Author: Osborne, Sam
Type of paper: Individual Paper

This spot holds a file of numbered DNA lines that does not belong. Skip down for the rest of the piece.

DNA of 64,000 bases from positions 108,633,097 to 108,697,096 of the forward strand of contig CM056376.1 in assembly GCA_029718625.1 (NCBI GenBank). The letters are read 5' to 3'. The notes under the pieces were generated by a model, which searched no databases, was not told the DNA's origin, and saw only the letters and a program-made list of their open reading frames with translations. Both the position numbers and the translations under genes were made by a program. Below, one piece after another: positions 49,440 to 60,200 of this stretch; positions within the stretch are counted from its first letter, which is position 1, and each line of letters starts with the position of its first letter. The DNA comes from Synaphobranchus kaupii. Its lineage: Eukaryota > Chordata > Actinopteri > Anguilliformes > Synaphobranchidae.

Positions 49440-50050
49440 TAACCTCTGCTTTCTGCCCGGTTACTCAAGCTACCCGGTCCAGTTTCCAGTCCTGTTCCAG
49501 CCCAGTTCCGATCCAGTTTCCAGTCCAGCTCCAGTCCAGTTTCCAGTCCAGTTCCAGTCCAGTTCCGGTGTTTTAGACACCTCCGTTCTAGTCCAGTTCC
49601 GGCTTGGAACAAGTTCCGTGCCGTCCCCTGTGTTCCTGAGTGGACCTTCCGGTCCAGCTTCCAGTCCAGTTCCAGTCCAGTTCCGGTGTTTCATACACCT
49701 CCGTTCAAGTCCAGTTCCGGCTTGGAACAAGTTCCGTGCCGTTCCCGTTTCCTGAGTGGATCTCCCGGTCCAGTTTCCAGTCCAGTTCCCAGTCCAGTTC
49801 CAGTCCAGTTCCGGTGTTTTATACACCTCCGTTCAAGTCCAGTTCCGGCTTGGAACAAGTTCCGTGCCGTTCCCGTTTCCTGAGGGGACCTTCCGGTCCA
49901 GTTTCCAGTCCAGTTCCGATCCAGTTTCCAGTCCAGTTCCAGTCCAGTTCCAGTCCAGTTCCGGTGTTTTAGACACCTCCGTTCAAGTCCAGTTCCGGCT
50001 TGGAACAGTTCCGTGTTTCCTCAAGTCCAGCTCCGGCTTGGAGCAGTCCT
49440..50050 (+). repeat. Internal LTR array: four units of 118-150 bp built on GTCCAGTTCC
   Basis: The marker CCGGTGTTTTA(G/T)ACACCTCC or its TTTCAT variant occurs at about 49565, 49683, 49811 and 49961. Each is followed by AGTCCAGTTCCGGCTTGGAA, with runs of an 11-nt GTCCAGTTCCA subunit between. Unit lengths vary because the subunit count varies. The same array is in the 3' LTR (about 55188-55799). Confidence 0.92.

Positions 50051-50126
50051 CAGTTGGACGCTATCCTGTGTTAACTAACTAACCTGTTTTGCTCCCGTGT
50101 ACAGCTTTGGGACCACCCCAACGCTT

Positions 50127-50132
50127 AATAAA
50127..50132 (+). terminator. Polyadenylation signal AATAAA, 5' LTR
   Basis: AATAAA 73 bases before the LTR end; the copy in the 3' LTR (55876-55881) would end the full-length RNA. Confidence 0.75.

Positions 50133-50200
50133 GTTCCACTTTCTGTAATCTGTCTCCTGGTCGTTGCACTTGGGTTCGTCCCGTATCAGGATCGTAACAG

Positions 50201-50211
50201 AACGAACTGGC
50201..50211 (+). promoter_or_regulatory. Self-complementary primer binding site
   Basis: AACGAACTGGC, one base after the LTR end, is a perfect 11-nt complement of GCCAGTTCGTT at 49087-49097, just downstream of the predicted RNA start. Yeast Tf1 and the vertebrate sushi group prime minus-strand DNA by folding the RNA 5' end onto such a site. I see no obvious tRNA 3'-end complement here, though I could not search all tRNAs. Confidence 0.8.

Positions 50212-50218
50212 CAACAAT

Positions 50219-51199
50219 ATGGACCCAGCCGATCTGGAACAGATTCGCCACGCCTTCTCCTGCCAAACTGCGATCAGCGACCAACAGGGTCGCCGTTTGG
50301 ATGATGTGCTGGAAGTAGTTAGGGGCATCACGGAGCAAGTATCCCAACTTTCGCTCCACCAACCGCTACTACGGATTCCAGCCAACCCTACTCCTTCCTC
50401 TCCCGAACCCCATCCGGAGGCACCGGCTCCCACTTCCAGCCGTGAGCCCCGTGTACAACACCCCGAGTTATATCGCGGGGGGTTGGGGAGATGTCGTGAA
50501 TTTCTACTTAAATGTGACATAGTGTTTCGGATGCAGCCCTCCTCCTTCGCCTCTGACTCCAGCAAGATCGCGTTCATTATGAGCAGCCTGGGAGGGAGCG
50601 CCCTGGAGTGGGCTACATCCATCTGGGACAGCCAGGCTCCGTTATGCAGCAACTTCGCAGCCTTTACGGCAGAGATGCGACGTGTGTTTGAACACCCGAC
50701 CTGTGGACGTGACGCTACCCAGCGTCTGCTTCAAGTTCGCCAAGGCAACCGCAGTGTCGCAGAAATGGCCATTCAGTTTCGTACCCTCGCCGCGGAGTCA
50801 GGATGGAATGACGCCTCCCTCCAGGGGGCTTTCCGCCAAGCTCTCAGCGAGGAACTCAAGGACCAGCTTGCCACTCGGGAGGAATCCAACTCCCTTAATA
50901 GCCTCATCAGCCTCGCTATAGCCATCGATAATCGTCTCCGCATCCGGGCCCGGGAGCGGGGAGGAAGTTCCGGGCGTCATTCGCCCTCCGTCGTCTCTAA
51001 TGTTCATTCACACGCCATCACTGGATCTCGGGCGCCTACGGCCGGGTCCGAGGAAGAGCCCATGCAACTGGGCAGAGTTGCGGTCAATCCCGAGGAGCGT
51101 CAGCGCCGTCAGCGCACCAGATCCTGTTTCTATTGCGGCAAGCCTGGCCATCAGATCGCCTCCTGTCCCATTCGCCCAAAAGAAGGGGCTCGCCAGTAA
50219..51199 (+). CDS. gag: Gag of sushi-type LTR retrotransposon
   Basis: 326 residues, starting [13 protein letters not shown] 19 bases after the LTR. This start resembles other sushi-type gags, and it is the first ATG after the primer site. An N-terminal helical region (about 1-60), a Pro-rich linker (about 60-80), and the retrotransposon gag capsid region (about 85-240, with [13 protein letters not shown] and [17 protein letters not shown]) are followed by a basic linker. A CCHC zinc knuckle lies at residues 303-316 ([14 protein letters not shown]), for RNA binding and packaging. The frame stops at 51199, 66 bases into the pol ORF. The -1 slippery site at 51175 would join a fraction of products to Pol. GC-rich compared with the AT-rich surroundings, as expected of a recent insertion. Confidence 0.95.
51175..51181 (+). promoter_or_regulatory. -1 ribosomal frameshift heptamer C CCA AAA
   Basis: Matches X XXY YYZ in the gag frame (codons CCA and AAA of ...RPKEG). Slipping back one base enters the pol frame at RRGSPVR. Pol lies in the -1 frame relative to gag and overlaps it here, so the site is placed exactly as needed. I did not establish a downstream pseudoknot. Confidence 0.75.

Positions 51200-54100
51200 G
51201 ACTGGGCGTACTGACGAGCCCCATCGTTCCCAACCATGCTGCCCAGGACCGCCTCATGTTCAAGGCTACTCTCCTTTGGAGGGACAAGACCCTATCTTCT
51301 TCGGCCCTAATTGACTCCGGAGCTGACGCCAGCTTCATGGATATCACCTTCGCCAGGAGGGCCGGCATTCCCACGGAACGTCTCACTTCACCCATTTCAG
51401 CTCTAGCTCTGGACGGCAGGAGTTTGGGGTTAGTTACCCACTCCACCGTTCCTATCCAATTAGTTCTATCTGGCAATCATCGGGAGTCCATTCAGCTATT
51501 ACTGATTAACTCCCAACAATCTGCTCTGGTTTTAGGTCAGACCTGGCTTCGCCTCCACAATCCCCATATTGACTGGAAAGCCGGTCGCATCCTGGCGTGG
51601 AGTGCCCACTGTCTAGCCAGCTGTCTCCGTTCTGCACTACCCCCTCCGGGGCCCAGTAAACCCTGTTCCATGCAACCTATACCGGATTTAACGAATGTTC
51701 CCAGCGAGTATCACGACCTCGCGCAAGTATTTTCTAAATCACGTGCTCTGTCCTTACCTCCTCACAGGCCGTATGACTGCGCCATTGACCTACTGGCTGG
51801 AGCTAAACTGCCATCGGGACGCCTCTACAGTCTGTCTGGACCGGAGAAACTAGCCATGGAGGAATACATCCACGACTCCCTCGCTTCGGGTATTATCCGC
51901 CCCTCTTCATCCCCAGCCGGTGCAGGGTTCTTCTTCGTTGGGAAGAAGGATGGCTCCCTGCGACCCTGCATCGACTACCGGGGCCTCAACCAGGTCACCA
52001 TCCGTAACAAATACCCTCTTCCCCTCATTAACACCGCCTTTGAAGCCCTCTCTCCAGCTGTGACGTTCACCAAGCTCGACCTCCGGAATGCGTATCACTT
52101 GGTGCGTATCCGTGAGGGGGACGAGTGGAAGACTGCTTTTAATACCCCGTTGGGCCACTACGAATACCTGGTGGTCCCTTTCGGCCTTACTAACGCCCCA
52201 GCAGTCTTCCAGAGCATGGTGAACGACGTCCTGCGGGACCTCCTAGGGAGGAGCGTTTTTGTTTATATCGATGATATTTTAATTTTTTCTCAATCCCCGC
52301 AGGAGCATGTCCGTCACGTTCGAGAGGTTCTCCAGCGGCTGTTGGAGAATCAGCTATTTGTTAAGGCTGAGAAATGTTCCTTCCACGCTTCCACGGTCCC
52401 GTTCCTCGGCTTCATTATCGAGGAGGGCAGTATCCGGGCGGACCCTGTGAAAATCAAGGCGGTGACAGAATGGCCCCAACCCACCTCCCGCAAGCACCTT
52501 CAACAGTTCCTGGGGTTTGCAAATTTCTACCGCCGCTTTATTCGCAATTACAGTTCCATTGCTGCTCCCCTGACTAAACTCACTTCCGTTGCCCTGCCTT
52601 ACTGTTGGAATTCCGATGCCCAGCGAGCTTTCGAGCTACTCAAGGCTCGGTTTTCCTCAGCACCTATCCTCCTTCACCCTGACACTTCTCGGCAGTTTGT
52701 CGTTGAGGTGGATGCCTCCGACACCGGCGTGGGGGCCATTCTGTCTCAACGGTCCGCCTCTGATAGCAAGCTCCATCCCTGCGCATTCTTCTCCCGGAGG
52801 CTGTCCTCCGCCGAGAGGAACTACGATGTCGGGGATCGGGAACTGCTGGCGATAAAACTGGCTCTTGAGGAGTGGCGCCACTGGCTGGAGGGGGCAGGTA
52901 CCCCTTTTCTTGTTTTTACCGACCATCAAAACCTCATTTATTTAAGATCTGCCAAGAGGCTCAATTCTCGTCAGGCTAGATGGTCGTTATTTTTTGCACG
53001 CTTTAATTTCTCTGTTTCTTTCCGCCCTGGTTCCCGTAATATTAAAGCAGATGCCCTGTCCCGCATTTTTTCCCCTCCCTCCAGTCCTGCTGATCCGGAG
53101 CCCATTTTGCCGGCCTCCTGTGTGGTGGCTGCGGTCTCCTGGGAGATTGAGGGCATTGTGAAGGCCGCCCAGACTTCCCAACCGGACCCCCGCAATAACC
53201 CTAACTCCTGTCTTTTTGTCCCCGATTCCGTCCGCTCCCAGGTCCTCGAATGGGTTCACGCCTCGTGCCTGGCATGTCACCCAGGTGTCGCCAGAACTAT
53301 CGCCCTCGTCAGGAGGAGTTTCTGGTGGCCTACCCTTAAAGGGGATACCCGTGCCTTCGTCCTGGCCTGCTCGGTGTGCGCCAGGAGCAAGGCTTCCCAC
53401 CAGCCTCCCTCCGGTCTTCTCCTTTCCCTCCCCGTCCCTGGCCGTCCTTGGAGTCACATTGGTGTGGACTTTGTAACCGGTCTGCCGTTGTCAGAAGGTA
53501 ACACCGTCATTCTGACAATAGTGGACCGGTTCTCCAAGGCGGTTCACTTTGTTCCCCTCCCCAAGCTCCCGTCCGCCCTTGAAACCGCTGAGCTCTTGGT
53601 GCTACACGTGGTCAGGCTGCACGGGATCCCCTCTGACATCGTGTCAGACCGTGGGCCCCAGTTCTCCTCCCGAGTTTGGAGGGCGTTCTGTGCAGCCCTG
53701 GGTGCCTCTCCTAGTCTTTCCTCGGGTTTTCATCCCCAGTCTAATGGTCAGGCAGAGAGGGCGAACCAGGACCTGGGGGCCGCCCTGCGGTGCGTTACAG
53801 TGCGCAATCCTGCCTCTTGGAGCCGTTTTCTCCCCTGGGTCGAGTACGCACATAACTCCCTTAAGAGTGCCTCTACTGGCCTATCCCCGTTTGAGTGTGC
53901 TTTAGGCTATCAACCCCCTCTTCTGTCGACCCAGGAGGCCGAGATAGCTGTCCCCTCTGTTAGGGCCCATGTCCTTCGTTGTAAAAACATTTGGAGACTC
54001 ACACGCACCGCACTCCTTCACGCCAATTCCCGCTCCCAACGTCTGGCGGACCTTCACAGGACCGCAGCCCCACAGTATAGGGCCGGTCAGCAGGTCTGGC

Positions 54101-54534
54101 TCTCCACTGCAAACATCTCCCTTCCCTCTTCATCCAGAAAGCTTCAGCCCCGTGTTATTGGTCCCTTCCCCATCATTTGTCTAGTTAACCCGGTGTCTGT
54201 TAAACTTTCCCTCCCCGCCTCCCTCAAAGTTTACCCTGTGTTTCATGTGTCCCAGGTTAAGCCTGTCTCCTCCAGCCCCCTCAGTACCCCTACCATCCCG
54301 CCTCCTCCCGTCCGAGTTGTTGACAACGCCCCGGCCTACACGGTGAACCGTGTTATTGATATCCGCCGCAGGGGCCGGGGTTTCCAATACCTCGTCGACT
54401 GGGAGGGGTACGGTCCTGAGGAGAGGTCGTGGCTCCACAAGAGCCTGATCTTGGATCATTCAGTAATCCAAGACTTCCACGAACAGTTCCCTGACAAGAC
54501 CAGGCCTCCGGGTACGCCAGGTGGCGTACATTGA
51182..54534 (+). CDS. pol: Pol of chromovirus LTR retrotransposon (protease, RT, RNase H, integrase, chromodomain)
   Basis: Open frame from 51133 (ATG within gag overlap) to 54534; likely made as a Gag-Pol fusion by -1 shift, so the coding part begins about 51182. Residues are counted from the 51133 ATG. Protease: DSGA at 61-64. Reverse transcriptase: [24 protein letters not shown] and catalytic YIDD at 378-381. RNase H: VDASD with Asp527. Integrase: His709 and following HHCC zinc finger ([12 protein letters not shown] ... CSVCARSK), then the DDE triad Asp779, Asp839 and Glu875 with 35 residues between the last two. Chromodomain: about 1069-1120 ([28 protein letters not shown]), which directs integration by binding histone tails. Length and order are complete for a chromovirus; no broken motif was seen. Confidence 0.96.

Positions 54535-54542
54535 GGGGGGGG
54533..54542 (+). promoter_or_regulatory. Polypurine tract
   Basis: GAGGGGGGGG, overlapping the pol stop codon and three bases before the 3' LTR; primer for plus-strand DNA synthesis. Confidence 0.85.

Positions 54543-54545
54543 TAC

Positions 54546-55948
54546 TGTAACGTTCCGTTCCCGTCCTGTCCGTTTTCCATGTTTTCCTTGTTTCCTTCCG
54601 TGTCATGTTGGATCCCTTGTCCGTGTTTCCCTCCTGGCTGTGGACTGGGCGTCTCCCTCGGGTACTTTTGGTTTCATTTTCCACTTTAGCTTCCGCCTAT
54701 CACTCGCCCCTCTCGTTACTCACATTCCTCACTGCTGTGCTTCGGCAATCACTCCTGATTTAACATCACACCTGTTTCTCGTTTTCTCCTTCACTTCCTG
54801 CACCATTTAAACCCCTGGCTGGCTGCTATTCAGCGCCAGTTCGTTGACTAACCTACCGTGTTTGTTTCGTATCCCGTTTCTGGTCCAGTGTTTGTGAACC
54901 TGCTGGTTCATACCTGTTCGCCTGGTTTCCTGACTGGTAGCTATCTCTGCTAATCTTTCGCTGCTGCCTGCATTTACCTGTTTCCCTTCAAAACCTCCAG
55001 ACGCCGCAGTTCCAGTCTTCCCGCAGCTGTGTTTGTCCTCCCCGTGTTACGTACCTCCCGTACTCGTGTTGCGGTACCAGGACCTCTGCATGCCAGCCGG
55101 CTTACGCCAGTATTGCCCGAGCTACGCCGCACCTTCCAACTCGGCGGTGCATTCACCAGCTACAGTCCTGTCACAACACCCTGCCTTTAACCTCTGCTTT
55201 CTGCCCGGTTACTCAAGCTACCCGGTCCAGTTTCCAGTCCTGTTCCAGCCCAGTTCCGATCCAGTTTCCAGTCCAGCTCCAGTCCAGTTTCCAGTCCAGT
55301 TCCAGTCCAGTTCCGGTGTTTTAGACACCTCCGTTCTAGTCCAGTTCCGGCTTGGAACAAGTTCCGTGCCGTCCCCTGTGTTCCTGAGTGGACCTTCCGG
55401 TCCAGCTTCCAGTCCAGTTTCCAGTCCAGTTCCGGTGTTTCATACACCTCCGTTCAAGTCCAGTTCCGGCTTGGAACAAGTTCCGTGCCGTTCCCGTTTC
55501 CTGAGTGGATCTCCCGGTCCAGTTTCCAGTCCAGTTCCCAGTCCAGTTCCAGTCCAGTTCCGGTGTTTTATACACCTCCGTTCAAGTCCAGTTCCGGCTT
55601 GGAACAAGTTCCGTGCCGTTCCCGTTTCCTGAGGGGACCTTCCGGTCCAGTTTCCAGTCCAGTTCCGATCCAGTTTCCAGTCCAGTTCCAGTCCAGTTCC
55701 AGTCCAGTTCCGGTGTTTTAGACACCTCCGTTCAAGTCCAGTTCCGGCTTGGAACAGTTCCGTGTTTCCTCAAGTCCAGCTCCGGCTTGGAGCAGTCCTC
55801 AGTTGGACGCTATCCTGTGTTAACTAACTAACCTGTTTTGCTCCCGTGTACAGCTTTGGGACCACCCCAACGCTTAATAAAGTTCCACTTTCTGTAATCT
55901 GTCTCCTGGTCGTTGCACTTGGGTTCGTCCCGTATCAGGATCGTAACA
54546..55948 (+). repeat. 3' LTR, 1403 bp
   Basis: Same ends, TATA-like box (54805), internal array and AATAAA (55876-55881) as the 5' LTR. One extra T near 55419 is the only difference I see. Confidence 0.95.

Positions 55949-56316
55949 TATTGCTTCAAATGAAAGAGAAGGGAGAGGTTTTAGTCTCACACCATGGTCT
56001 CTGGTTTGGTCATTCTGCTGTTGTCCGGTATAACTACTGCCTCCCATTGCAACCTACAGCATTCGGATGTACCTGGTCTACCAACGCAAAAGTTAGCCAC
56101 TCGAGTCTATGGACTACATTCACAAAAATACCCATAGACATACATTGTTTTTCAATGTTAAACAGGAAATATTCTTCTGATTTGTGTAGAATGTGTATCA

Pitjantjatjara Yankunytjatjara languages are among a dozen or so remaining traditional Australian languages as children’s first language. These languages face enormous and increasing pressures and time is of the essence in strengthening these languages amongst young people. The University of South Australia has a 30-year history of first language instruction and Anangu teacher tertiary education. Through the APY Hub, UniSA has adopted a partnership approach to strengthen first language through a partnership with the Iwiri Aboriginal Corporation, a member-based corporation for Anangu (Pitjantjatjara Yankunytjatjara people) who live in Adelaide to access health services and other opportunities. The partnership has a focus on producing education texts, providing a language and culture school on Saturdays, translation work and teaching language. This case study highlights the importance of respectful, reciprocal relationships, exercising the principles of ngapartji ngapartji, where universities can create venues for knowledge production and development work and access to resources, and senior knowledge holders and community members are essential participants in the process of first language and cultural engagement within universities. A commitment to teaching the next generation of knowledge holders is described through stories and visual media along with a clear vision of future actions.This presentation addresses issues relating to ethical practices, institutional challenges and opportunities, and key areas for future planning where traditional languages can flourish, even in ‘remote’ communities such as Adelaide.